The West Room, Mr. Morgan’s Study
During the last years of his life, Pierpont Morgan spent a great deal of time in his richly appointed private study, away from the Wall Street offices of his banking firm. In this lush but intimate room, among some of his favorite works of art, Morgan worked, relaxed, and met with art dealers and business associates. It was here that he gathered a group of bankers in 1907 to orchestrate a dramatic resolution to a national financial panic. Low shelves containing rare printed volumes line the study’s walls. To the left of the massive fireplace, Morgan’s impressive manuscript collection was once secured in a vault lined with solid steel. The red silk wall covering (a reproduction of the deteriorated original) contains the insignia of the Chigi, a great Sienese banking family, and much of the furniture was commissioned by Morgan in the Renaissance style. Pierpont Morgan’s portrait hangs over the fifteenth-century mantelpiece, and that of his son, J. P. Morgan, Jr., is displayed between the west windows.
[right] Hans Memling (Flemish, 1433/40–1494)
Portrait of a Man with a Pink, ca. 1475
Oil on panel
This is one of the finest paintings in the Morgan collection. The sitter may have been a member of the Italian merchant colony in Bruges, where Memling was the leading painter. The pink, or carnation, in the young man’s hand is likely a symbol of betrothal, suggesting that the painting may be one of a pair of wedding portraits.
[left] Workshop of Domenico Tintoretto (Italian, 1560-1635)
Portrait of a Man, ca. 1600
Oil on canvas
The unidentified subject of this portrait, painted in Venice in the workshop of Domenico Tintoretto, son of the more famous Jacopo, is believed to be a Moorish Ambassador to the Venetian court.
Frank Owen Salisbury (British, 1874–1962)
Portrait of J. P. Morgan, Jr. (1867–1943) in a Cambridge Robe, 1934
This portrait depicts J.P. Morgan, Jr., Pierpont Morgan’s son and founder of this institution, wearing the robes of a Doctor of Laws, an honorary degree conferred by Cambridge University in 1919. The degree was a gesture of gratitude to the younger Morgan, who, as head of the firm J.P. Morgan & Co., provided financial support to the Allies during the First World War. Commissioned by J.P. Morgan, Jr., 1934.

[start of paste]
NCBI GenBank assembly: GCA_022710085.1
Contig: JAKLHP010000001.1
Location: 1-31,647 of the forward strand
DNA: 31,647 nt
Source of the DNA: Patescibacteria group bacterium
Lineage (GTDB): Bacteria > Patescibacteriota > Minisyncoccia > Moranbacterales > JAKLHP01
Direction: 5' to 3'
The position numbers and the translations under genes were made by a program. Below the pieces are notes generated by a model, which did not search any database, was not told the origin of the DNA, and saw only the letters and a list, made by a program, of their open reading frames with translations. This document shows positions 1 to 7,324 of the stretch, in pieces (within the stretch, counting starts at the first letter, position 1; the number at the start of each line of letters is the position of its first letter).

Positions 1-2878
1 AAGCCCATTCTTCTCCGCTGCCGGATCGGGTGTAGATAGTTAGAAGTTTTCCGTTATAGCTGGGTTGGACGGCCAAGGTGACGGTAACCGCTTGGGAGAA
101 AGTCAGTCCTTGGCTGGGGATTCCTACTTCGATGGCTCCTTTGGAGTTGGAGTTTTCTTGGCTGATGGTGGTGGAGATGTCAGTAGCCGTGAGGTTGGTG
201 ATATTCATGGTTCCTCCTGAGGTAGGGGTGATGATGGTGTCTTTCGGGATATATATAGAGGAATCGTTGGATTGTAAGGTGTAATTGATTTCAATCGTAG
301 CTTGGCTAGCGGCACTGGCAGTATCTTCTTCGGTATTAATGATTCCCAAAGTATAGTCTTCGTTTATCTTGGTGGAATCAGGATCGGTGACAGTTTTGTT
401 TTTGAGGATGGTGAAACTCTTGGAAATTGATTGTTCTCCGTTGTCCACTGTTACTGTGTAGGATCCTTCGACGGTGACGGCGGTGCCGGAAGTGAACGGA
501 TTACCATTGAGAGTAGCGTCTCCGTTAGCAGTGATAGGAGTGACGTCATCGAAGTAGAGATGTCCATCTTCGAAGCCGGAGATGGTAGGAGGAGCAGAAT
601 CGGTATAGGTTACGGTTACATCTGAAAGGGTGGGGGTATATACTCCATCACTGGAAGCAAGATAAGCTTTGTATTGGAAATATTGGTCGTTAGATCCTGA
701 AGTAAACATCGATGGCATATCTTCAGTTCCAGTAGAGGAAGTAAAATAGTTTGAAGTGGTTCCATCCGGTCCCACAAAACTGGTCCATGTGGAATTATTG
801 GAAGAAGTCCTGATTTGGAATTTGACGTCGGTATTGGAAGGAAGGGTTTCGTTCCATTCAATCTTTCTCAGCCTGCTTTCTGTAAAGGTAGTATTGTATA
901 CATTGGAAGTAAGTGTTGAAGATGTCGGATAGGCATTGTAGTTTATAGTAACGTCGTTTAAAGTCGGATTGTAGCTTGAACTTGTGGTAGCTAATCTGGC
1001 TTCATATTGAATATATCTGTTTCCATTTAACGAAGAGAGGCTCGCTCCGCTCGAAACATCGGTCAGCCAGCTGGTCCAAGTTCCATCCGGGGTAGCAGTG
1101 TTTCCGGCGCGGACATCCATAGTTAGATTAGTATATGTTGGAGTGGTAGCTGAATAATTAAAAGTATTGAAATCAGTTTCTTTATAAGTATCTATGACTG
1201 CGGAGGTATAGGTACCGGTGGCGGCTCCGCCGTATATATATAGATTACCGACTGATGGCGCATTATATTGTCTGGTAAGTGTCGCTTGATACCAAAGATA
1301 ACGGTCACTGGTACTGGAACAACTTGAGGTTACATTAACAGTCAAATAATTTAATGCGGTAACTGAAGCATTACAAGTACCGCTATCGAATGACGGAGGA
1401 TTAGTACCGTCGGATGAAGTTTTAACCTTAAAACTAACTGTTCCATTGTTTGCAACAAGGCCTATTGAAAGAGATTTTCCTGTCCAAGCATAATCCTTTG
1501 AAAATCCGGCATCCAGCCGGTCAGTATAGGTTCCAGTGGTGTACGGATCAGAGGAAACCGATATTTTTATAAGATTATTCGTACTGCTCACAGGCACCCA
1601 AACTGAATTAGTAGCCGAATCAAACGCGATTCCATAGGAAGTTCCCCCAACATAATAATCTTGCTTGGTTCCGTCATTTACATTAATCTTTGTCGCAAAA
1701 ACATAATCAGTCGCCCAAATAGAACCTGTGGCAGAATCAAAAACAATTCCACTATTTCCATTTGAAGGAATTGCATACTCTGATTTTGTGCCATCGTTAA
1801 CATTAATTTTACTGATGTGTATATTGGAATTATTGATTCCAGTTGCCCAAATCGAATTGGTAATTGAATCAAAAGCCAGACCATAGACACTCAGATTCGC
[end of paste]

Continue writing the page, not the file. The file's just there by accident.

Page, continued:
A glimpse into The East Room, the original library, more photos of which we will see tomorrow.
The Morgan Library & Museum houses one of the finest collections of music manuscripts in the country. In addition to a large collection of musicians’ letters and first editions of scores and librettos, it has the world’s largest collection of Mahler manuscripts and substantial holdings of Brahms, Chopin, Debussy, Mozart, Schubert, and Richard Strauss. The collection spans six centuries and many countries. The Morgan’s holdings of material relating to the lives and works of the dramatist William S. Gilbert and the composer Arthur S. Sullivan form the most extensive archive of its kind in the world.
Maurice Ravel (1875-1937)
Ravel’s Sonatine began life as a single-movement work. Only later did he add the second and third movements. Despite its many corrections, it is evident from the printer’s annotations in blue that this manuscript was used by the publisher Durand for its 1905 edition of the complete piece. Note that Ravel’s anagram at the top of the page, Verla, was crossed through and replaced with his proper name. Frédéric Chopin (1810-1849)
Nocturne in C Minor, op. 48, no. 1, 1841
The slow, dreamlike quality of the nocturne (night music) is a characterized by a simple, lyrical melody that becomes increasingly florid. The form, as developed for the solo piano, gained popularity in the early decades of the nineteenth century with the works of the Irish composer John Field. But it was Chopin who brought the nocturne to the height of its expression, and it is Chopin’s nocturnes that are best remembered.
Ancient Near Eastern Seals & Tablets
May 7th, 2017